Assistant professor Geoffrey Hutchison comes to Pitt’s chemistry department from Cornell University, where he was a postdoctoral researcher at the Cornell Center for Materials Research. A specialist in materials and computational chemistry, Hutchison received his PhD from Northwestern University, focusing on computational modeling and understanding of conductive plastics.


Three faculty members and two new visiting faculty members have joined the Katz Graduate School of Business/College of Business Administration this term. New faculty are Sherae L. Daniel, Chan Li and Sara B. Moeller.

Assistant professor Daniel will receive her PhD in information systems with a minor in econometrics from the University of Maryland’s Robert H. Smith School of Business. Her dissertation examines how characteristics of the developer and user communities contribute to the success of open-source software projects.

In addition to open-source software development, her research interests include online communities, electronic commerce, and statistics and econometrics.

Li recently earned a PhD at the University of Kansas and joins Katz/CBA as an assistant professor. Li will enhance the accounting interest group’s teaching in accounting information systems, a course to be added to the CBA curriculum next spring.

Her research interests include the role of internal controls in financial reporting quality, corporate governance and financial reporting and the effects of the Sarbanes-Oxley Act on the audit environment.

Moeller, formerly on the faculty at Wake Forest University’s Babcock Graduate School of Management, joins the finance faculty as an associate professor of business administration.

New visiting faculty members are Samuel Calian and Andrew D. Heary.

Calian is professor and president emeritus of Pittsburgh Theological Seminary. He joins the business school’s strategy, environment and organizations interest group.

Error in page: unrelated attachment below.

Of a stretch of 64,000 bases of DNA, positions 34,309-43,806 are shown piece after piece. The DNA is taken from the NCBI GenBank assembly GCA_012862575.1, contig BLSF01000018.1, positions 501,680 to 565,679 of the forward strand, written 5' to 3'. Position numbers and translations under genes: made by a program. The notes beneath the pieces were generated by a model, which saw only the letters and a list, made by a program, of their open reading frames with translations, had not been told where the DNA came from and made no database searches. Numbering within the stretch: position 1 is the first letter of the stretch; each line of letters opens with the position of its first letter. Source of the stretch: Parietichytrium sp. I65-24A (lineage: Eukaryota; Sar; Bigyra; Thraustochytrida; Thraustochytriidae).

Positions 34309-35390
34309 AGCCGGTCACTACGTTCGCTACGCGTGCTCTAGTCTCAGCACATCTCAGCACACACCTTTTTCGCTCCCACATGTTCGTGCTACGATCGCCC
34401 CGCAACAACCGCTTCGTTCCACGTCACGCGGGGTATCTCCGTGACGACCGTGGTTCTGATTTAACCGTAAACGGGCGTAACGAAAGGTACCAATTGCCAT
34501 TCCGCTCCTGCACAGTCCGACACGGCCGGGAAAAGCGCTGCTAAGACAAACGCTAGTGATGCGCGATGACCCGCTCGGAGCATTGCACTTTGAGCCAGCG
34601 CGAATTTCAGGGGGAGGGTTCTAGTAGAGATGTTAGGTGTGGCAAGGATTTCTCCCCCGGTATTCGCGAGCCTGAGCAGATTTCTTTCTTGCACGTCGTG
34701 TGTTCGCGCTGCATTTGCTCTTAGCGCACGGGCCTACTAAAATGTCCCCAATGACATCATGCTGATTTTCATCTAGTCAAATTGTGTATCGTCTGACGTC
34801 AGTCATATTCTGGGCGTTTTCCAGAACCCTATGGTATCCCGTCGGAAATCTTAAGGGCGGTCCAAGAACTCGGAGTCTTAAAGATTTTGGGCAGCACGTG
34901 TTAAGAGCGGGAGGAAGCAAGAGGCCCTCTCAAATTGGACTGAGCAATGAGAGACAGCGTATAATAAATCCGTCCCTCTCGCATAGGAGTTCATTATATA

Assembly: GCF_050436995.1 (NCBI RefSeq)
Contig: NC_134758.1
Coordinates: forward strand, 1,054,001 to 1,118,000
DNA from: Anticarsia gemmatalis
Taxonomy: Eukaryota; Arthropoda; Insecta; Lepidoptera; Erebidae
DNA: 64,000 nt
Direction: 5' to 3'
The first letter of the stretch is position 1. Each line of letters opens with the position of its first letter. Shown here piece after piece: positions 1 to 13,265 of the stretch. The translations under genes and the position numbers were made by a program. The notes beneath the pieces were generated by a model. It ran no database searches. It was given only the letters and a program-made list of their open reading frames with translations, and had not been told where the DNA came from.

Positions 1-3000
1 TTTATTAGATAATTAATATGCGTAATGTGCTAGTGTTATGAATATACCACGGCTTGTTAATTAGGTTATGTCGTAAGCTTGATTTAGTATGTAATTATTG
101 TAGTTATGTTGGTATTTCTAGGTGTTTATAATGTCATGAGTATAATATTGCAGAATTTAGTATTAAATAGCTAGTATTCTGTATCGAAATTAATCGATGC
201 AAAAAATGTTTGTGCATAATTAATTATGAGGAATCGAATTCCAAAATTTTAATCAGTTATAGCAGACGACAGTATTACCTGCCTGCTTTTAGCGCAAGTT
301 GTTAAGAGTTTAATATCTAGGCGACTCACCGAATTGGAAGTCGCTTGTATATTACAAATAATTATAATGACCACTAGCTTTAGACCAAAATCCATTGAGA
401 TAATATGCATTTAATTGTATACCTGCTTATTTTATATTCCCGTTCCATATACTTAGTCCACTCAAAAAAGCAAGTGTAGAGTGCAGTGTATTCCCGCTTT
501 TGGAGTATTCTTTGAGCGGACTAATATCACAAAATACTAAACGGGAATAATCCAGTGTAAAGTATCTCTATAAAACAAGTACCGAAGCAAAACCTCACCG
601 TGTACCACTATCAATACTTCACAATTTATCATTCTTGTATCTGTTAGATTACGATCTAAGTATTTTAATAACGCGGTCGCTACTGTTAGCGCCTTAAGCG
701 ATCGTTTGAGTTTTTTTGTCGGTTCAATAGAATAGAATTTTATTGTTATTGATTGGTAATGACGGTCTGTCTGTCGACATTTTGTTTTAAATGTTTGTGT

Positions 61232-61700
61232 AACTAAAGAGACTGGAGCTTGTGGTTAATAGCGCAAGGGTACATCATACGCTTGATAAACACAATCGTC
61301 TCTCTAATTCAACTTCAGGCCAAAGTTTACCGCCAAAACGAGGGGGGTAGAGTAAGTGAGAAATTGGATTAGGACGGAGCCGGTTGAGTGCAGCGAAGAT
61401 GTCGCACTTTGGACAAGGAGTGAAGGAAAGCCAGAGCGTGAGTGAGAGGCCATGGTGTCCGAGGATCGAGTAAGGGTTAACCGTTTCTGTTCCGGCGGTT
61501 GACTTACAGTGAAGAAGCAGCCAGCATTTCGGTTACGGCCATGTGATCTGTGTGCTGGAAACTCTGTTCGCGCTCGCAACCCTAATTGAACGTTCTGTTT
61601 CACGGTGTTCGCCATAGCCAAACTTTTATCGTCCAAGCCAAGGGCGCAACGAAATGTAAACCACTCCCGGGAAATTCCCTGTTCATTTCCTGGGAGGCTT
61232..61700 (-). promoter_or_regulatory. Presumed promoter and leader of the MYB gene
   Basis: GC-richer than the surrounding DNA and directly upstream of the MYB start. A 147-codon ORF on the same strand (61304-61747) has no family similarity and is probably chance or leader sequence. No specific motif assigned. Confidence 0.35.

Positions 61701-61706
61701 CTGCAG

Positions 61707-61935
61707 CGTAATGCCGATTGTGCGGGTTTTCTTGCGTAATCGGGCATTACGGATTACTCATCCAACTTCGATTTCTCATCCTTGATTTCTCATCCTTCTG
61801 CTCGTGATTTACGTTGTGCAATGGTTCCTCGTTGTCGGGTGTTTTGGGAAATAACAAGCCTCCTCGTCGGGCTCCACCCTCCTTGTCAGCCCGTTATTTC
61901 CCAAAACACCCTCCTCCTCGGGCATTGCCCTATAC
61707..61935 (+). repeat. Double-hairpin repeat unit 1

Calian’s research interest is the interface between business and religion, particularly the practice of forgiveness within today’s global society. Calian earned a PhD from the University of Basel, Switzerland.

Heary joins the information systems interest group, bringing 25 years of experience in information technology, process re-engineering and health care. He earned a DSc in information systems and communications at Robert Morris University.

Heary’s research interests include re-engineering the U.S. health care system through electronic medical records and personal health records, technology to structure electronic medical records, architectures for a national health care information infrastructure, regional health information organizations, bench-to-bedside research technology platforms, and studying the inhibitors to using health information technology.


At Pitt-Bradford, Tammy Haley, an assistant professor of nursing, has been named coordinator of the bachelor of science in nursing program. She will serve as initial contact for the BSN program and work to promote its continuous growth. She also will work with the regional health care community to coordinate student clinical experiences at the BSN level and serve as academic adviser.

Haley has been teaching at UPB since 2003 and practices as a nationally certified family nurse practitioner specializing in women’s health. She earned a master’s degree in nursing at Pitt and currently is pursuing her doctorate in nursing at Pitt.